top of page
  • Writer's pictureiii

5 New Year's Resolutions for the GIS Professional

Updated: Dec 20, 2019

It is a new year to try new things or, at the very least, to get a couple of the "old things" right. With a new beginning, resolutions are sure to follow. Fortunately for us in the world of Geographic Information System (GIS) technology and practices, these promises to our future selves do not have to solely consist of more time in the gym.

While you are busy taking a look back at all you and your business have accomplished over the last year and look ahead to all that you would like to add to your resume over the coming months, below are a few suggestions we are excited to embrace ourselves.

1. Learn something outside of your comfort zone.

If you have a habit of turning to the same workflows, software, etc. over and over again, a new year is the perfect time to challenge yourself to explore a wider range of mapping and geospatial resources. Depending on your current exposure and your goals for the year ahead, this could come in the shape of any number of things.

Are you a slave to Esri's ArcMap for geospatial needs? Test the waters slightly outside of that comfort zone with newer platforms like ArcGIS Pro or even ArcGIS Online. Both include more robust spatial visualization interfaces with one bringing it all to the web.

Want to learn how to customize - or even build - your own apps? Take a programming class or two. Free resources like Code Academy allow you to do this easily enough while many universities and online education hubs provide self-paced training from the comfort of your desk. Not sure what language to begin with? Python and JavaScript are safe bets for the dev n00b and beyond.

2. Get a handle on your spatial data.

While many of us shout "New Year, New Me" post-fireworks, why don't more of us proclaim "New Year, New Data Infrastructure"? Chiming in on the new year is as good a time as any to get a proper handle on what resources you do and do not have at your disposal. For the GIS user and team, the most important resource is spatial data.

We have noticed a trend lately of companies truly assessing the quantity and quality of the spatial data files on their network, and we wholeheartedly support this. Simply inventorying your system to get a record of what lives there is a great start. Fixing what is broken is even better. Converting older data formats to more sustainable formats may top even that.

Need a nudge in the right direction for how to get your spatial data to a better state? Check out our tips on Spatial Data Spring Cleaning

3. Embrace more advanced data visualization practices.

It has never been enough to just have your data. People want to be able to see it too. Although spatial data belongs on a map, much more can be done with the maps generated and data itself. Making the most of your data - not just getting a handle on it - is a great resolution to have no matter the year.

If you are primed for the Esri platform, solutions like Insights for ArcGIS offer a way to both analyze and view your data in new ways.

If you are looking to move outside of the ArcGIS platform and bring even more customization and visualization to the table, Tableau is a great card to have in the deck. With robust analytical capabilities and new mapping features, users can even import their own spatial data like shapefiles and KML - or convert feature classes with optimized Add-Ins.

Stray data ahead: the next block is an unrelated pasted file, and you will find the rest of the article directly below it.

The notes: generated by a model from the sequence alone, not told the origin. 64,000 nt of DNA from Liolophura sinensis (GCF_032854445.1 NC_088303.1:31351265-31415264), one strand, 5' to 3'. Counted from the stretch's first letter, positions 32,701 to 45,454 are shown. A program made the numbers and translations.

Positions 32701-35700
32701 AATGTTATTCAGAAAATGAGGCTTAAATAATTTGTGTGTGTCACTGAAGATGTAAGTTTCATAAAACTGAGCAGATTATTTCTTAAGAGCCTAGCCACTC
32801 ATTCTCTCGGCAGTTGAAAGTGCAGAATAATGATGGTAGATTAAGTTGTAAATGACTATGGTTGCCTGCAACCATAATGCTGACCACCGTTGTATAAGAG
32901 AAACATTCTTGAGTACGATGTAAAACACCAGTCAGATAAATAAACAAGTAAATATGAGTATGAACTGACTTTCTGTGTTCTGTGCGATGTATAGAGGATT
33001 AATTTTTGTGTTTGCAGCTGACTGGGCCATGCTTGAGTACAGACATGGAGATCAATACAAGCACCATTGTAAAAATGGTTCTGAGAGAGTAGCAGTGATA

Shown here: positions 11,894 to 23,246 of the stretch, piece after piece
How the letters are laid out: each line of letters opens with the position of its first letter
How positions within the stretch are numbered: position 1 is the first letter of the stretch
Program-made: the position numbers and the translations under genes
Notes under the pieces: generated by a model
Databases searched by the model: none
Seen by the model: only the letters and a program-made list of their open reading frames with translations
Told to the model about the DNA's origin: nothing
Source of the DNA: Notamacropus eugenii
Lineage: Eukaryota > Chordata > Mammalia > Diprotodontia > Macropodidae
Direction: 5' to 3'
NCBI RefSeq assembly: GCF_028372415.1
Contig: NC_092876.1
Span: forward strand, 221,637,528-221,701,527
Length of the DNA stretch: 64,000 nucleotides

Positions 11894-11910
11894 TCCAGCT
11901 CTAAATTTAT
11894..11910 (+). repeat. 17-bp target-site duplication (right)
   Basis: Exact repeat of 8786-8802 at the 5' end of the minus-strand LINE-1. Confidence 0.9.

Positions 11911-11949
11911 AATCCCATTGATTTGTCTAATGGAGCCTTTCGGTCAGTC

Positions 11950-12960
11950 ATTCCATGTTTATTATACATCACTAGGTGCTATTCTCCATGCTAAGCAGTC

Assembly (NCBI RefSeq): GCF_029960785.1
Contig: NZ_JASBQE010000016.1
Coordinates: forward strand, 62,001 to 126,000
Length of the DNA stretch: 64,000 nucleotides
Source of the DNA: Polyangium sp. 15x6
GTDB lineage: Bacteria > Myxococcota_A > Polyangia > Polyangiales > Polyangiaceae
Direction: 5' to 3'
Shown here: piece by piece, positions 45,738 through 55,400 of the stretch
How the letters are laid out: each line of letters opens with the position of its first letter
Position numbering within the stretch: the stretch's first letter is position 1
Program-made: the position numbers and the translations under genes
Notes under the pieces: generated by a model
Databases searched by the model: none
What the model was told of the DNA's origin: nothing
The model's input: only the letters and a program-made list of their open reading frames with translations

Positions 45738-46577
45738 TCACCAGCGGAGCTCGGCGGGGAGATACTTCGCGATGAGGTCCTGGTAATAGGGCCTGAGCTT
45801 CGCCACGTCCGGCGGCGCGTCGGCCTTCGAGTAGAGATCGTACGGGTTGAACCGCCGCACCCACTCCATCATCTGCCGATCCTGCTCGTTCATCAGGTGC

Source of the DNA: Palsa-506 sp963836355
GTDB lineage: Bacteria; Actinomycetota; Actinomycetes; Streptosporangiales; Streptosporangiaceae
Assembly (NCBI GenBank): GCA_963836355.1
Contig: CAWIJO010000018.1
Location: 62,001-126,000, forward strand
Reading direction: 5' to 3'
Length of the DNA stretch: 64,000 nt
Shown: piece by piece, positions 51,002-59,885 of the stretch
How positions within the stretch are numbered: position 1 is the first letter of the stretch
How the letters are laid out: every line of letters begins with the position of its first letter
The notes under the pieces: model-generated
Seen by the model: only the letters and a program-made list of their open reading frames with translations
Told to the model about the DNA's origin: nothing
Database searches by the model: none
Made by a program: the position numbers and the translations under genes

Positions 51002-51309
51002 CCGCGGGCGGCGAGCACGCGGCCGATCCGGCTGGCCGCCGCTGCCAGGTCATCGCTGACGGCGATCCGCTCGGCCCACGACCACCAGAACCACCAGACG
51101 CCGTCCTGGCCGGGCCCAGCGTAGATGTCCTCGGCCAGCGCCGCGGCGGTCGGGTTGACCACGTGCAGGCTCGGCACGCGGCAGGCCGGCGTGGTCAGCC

Want to just look at your data without digging much deeper? Plug-ins like ArcGIS Maps for Adobe Creative Cloud or ArcGIS Maps for Office allow you to bring spatial data into everyday applications to show clients, coworkers, or the like.

4. Educate others on the importance of GIS - GeoMentor, perhaps?

While many industries and organizations are finally realizing the need for geospatial skills, that is a realization that needs to hit where it counts - at the education level. Those who are still in school and trying to decide what careers they wish to pursue need exposure to all there is to offer. One way we as GeoGeeks can help with this is to give back and become a GeoMentor (US) or GIS Ambassador (Canada). By partnering with K-12 institutions or those already in university, we can show both students and their teachers the potential for employing GIS technology.

5. Network for new ideas, not just business connections.

We all know the importance of networking, especially as it pertains to our own business. It is important to make connections at conferences and meetings to better spread the word on what our company has to offer and how we can be of service to one another. Have you ever networked just for the sake of idea gathering though? If not, perhaps that could be one of your final GIS resolutions for this shiny new year.

The Geographic Information System (GIS) field is ever-evolving, and with it each industry it touches is finding new and better ways to tackle old (and new) issues. In the age of the World Wide Web, we have a front row seat to this action and a means to engage those involved. By connecting with colleagues inside and outside of our respective industries at conferences, through LinkedIn, or even on social media platforms like Twitter, we can learn about what organizations are accomplishing - hopefully inspiring our own next big break or even a quick fix.


Discover the ways Integrated Informatics Inc. can assist your team by developing one-of-a-kind and mobile applications and much more by exploring the Services and Solutions our teams provide across the United States and Canada.


bottom of page